Although black and white differences in hemoglobin A1c (HbA1c) values are well established, recent studies suggest that the difference might not reflect differences in glycemia.
To investigate racial disparities in glycemic markers, including those that reflect biological processes independent of hemoglobin glycation and erythrocyte turnover.
1376 nondiabetic and 343 diabetic adults in a substudy of the Atherosclerosis Risk in Communities Study.
Hemoglobin A1c, fasting glucose, glycated albumin, fructosamine, and 1,5-anhydroglucitol levels.
In persons with and without diabetes, black persons had significantly higher values of HbA1c, glycated albumin, and fructosamine levels compared with white persons before and after adjustment for covariates and fasting glucose concentration. Serum 1,5-anhydroglucitol, which is reduced in the setting of hyperglycemia-induced glycosuria, was lower in black persons compared with white persons, although this difference was statistically significant only in nondiabetic adults.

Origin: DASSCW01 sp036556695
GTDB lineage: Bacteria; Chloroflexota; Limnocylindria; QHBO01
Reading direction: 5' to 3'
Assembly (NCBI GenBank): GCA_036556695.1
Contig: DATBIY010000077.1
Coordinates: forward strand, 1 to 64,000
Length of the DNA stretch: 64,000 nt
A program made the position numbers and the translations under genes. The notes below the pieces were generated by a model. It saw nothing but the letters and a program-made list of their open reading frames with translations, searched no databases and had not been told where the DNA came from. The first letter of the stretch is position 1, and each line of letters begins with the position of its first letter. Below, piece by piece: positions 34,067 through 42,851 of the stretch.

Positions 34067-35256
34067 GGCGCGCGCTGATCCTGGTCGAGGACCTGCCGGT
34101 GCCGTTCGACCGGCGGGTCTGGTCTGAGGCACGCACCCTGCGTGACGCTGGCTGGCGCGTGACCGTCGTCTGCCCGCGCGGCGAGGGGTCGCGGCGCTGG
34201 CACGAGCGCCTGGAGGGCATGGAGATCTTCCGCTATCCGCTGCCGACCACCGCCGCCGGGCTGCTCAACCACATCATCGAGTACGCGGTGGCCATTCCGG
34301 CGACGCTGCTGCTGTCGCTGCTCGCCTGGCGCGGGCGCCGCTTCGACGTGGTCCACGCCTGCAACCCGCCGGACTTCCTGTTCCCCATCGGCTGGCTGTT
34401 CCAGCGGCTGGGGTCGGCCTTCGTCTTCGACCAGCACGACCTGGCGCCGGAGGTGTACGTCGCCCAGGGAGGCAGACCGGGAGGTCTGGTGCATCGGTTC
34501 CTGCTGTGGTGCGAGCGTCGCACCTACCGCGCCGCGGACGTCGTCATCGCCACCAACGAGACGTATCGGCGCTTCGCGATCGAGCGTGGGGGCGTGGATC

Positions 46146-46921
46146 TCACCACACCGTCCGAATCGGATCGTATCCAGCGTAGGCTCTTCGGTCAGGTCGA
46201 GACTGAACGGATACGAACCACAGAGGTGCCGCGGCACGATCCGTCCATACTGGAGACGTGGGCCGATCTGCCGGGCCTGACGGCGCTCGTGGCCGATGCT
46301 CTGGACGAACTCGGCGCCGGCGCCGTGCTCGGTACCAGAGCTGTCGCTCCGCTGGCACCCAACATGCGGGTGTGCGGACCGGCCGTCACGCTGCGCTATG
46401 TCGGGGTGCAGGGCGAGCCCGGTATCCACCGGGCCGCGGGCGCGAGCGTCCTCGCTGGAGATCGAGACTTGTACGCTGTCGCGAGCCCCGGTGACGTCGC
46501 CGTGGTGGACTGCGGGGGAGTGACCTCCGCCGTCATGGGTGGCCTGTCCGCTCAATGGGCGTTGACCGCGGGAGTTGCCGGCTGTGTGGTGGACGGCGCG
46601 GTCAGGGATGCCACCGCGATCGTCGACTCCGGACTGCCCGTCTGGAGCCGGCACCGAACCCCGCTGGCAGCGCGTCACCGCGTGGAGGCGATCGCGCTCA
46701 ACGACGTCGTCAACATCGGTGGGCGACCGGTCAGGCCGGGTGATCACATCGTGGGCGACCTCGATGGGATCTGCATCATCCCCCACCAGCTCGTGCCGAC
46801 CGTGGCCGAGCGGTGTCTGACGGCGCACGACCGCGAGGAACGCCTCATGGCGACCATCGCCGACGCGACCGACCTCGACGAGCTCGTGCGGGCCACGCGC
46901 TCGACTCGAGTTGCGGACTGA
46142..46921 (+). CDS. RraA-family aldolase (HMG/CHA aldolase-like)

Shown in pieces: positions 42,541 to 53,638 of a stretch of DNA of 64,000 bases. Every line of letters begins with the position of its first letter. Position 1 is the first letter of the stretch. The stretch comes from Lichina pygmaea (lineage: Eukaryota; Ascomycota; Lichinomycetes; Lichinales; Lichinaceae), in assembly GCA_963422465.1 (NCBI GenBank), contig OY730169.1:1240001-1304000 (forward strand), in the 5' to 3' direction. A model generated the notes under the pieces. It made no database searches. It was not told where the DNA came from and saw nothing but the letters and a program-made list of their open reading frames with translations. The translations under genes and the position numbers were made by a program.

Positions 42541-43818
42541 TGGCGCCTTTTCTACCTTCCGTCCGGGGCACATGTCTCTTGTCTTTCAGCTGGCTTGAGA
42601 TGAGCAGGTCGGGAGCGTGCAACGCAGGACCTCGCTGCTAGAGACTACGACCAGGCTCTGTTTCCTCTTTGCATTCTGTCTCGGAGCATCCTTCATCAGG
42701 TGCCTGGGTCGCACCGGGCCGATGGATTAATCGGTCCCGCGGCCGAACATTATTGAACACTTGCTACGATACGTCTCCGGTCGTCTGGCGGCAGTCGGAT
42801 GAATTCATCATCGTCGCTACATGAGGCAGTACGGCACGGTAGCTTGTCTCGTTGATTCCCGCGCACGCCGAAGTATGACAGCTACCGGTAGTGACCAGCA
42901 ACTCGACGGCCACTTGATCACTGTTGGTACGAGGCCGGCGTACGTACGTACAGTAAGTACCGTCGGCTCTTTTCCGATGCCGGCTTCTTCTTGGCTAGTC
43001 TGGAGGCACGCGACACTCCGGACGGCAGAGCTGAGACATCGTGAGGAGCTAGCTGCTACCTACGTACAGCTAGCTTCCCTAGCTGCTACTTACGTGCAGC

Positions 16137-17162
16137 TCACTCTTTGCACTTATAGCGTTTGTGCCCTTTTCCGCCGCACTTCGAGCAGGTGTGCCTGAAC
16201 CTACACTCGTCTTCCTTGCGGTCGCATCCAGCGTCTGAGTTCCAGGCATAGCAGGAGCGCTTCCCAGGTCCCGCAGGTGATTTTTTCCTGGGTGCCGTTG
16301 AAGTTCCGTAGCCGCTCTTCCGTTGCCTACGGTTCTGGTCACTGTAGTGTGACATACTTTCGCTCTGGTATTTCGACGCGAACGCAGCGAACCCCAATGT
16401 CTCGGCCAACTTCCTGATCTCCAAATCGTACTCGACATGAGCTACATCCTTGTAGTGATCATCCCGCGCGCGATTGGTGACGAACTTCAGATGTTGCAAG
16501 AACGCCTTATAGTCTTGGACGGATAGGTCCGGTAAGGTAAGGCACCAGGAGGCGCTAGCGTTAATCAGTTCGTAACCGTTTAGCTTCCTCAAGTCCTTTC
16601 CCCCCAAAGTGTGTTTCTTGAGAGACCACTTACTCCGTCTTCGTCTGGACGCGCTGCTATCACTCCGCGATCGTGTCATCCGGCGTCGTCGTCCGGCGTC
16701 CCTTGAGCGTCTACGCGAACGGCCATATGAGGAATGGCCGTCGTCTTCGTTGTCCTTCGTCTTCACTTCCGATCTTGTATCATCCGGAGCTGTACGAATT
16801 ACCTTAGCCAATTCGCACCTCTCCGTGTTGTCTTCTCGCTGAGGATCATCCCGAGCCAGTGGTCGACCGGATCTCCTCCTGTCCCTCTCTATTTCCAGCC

The design was cross-sectional, a limited number of participants with a history of diabetes were included, and the study did not include integrated measures of circulating nonfasting glycemia
Black and white differences in glycated albumin, fructosamine, and 1,5-anhydroglucitol parallel black and white differences in HbA1c values. Racial differences in hemoglobin glycation and erythrocyte turnover cannot explain racial disparities in these serum markers. The possibility that black persons have systematically higher levels of nonfasting glycemia deserves further study.